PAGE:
Herishef is one of my chief deities, one very near and dear to my heart. He is a God Who was exceptionally popular in Antiquity, with numerous feast days dotting Ancient calendars, and was even elevated to the status of Supreme High God of the unified Egyptian State during the 9th and 10th Dynasties under the Herakleopolitan Kings. (Thomas, 12) Despite His prominence in historical Egyptian religion, Herishef has since fallen into almost total obscurity. Among His epithets are “Mighty Phallus,” “Majesty of the Gods,” and “Lord of the Blood” — the lattermost epithet I will be discussing at length in this piece.
Many Modern images and statues peddled as Khnum are actually depictions of Herishef, or nondescript ram-headed guardian-demons in Osiris’ employ within the Duat, whose images are taken from the third funerary shrine of Tutankhamun (the ram-headed Osirian guardian-demons are mirrored on the left and right-hand sides of the left panel in the linked image). I did manage to find a faithful depiction of Herishef in the form of a small Hachette resin statuette, but there were absolutely no appropriate amulets for Herishef anywhere — I like wearing the symbols of my Gods. Donning apotropaic amulets is where and how my (relatively minor) sense of superstition manifests, and is for me a public symbol of devotion to specific Gods. If money were no object, I would probably cover myself with apotropaic and devotional jewelry. Thankfully my means do not allow such gratuitous materialistic spending, and I do not live beyond my means. When I do indulge myself in this regard, it has significant meaning for me.
As a latent birthday indulgence late last autumn, I contacted Peter Chiappori to commission a bronze Herishef pectoral amulet. He is a phenomenal sculptor, and is perhaps the only professional sculptor in the Western Hemisphere to have an Ancient Egyptian specialization — not that his skills are by any stretch of the imagination limited to that realm of interest. He’s certainly one of a very precious few who is so literate in Ancient Egyptian writing, literature, iconography, and religion. Consequently, his reproductions of Ancient art are incredibly faithful.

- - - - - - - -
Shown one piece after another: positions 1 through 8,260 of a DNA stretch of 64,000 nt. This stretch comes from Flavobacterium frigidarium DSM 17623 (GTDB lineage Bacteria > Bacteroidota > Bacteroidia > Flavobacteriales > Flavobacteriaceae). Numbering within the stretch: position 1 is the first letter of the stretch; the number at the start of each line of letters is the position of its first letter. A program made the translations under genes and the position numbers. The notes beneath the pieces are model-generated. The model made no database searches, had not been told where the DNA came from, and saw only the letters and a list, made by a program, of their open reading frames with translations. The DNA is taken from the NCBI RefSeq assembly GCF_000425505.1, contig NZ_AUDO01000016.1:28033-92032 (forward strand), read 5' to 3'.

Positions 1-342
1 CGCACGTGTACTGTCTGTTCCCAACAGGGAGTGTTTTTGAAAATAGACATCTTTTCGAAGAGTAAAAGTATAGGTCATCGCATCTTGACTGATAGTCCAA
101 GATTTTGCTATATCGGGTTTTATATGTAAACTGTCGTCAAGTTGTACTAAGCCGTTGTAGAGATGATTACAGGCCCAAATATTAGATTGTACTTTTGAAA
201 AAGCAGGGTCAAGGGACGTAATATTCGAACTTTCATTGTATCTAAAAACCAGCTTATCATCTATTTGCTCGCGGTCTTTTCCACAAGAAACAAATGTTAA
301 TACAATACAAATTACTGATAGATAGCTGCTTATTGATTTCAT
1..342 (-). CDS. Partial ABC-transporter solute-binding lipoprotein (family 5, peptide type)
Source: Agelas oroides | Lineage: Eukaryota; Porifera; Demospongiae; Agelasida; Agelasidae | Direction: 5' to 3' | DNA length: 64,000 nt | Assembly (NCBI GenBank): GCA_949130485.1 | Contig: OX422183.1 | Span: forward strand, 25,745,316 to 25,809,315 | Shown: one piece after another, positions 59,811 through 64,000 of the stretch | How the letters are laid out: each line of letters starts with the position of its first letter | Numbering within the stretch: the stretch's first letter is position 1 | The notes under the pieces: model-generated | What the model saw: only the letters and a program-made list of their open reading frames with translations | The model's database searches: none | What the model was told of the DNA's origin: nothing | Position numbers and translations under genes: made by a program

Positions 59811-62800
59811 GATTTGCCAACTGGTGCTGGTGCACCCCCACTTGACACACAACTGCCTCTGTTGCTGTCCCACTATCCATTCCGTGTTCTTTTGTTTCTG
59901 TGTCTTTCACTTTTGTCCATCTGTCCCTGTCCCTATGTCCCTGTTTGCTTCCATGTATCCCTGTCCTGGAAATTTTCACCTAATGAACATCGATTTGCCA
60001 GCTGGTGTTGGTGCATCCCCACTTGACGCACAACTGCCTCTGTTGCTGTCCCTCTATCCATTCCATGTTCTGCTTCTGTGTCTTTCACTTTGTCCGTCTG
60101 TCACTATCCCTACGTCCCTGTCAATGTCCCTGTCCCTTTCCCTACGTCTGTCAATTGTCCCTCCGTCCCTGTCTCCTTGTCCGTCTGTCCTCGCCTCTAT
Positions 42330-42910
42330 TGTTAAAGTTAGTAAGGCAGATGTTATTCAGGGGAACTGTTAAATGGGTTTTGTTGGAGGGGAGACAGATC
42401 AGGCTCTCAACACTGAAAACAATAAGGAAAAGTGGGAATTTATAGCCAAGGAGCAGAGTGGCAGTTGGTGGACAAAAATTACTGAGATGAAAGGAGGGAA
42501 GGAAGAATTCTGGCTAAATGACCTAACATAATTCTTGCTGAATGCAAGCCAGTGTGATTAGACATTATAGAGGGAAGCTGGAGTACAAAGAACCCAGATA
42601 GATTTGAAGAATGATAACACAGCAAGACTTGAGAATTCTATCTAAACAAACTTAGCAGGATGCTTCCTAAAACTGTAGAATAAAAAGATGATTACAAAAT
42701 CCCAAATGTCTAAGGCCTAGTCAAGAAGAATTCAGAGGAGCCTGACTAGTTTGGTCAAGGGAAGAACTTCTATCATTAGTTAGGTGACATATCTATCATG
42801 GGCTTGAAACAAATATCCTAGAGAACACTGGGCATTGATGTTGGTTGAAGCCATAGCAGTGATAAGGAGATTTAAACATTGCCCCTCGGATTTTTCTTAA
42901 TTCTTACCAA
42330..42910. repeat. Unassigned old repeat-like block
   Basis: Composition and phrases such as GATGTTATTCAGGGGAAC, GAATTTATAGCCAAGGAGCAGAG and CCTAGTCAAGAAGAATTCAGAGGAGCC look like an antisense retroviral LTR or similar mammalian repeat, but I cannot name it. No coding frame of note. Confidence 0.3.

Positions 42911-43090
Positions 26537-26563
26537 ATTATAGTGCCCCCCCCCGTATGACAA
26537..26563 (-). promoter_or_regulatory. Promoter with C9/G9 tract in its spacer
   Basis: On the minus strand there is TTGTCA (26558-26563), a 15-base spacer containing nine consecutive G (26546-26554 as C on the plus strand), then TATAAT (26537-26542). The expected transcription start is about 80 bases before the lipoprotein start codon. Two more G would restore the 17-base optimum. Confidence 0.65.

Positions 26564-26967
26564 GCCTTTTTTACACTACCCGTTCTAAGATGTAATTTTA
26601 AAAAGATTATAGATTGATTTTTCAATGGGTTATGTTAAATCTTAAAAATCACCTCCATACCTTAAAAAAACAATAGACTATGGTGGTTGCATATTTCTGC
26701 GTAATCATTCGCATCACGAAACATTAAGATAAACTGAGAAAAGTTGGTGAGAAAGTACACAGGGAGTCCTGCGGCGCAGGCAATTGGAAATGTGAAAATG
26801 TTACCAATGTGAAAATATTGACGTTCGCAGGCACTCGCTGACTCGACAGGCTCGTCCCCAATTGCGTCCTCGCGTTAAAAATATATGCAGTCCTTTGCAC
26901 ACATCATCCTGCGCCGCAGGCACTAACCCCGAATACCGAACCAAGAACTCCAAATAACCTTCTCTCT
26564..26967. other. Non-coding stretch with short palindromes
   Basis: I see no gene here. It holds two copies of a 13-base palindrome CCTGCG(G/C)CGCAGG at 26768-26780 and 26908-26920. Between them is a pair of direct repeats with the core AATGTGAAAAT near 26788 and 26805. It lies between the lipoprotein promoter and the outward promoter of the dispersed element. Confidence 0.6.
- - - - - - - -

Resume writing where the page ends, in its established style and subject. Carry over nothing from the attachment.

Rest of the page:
The pectoral Peter Chiappori is crafting for me depicts Herishef as Lord of the Blood, and is loosely based on this electrum artifact on display at the Louvre Museum. The original artifact depicts Herishef as the hypostatic primordial being par excellence, seated on a throne of lotuses — two new buds, and one mature blossom. This symbolism ties Him directly to both Ra and and the God Nefertem.
The Sun God Ra, in at least one popular version of His numerous creation myths, is said to have emerged from the Nymphaea caerulea, or blue lotus flower, on the First Occasion. Or in other words, the moment light dawned upon Creation for the first time, when Creation was in its most pure and beautiful state. (Redford et al., 274) The blue lotus is associated with the sun and the dawn, and with the rebirth of all good things, as it sinks beneath the water when darkness descends upon the world, and reemerges each morning with the light of the sun. The rhythm of the lotus, like the rhythm of the solar cycle, naturally re-enacts Zep-Tepi.
The blue lotus flower is also a major part of the God Nefertem’s identity. Nefertem’s name means “He Who Has Newly Appeared is Perfect,” which is a kenning for the blue lotus flower. (Redford et al., 274) He is referred to as “the Lotus Blossom at the Nose,” and “the King as a Flower in the Hand of the Sun God” within spells 266 and 249, respectively, of the Pyramid Texts. (Redford et al., 274) Furthermore, Nefertem can be construed as the personification of Divine Ecstasy, since the blue lotus is also a sexual aide and hallucinogenic entheogen that was historically employed by the Ancient Egyptians for recreational and sexual as well as non-sexual ritual purposes. (Bertol, Mari, 2004) The oil of the macerated blue lotus was likewise one of the most prized luxuries to the Ancient Egyptians. It was a Divine scent, one associated with the Gods, including but not limited to Nefertem. Too delicate and precious a commodity to export, Kings used it to reward their favored officials, and the wealthy adorned themselves with it as a mark of social status. (Manniche, 106)